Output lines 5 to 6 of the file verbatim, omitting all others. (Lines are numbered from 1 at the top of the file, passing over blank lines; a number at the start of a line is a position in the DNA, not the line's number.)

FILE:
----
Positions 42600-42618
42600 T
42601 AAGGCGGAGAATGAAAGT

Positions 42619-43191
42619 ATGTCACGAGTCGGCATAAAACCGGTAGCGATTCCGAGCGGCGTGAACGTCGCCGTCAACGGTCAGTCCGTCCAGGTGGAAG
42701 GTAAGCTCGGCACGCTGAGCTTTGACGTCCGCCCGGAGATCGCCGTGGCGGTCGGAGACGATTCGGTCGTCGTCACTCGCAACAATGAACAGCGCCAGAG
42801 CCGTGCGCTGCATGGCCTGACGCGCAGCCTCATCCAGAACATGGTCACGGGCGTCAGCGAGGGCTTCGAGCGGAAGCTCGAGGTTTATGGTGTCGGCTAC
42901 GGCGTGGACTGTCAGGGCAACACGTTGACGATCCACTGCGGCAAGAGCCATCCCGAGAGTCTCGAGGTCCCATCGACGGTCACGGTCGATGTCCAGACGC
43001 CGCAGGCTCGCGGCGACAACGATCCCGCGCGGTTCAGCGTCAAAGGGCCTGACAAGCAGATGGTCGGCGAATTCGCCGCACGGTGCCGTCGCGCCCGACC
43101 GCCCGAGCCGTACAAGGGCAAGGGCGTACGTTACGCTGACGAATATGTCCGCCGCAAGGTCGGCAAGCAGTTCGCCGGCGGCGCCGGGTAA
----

42619 ATGTCACGAGTCGGCATAAAACCGGTAGCGATTCCGAGCGGCGTGAACGTCGCCGTCAACGGTCAGTCCGTCCAGGTGGAAG
42701 GTAAGCTCGGCACGCTGAGCTTTGACGTCCGCCCGGAGATCGCCGTGGCGGTCGGAGACGATTCGGTCGTCGTCACTCGCAACAATGAACAGCGCCAGAG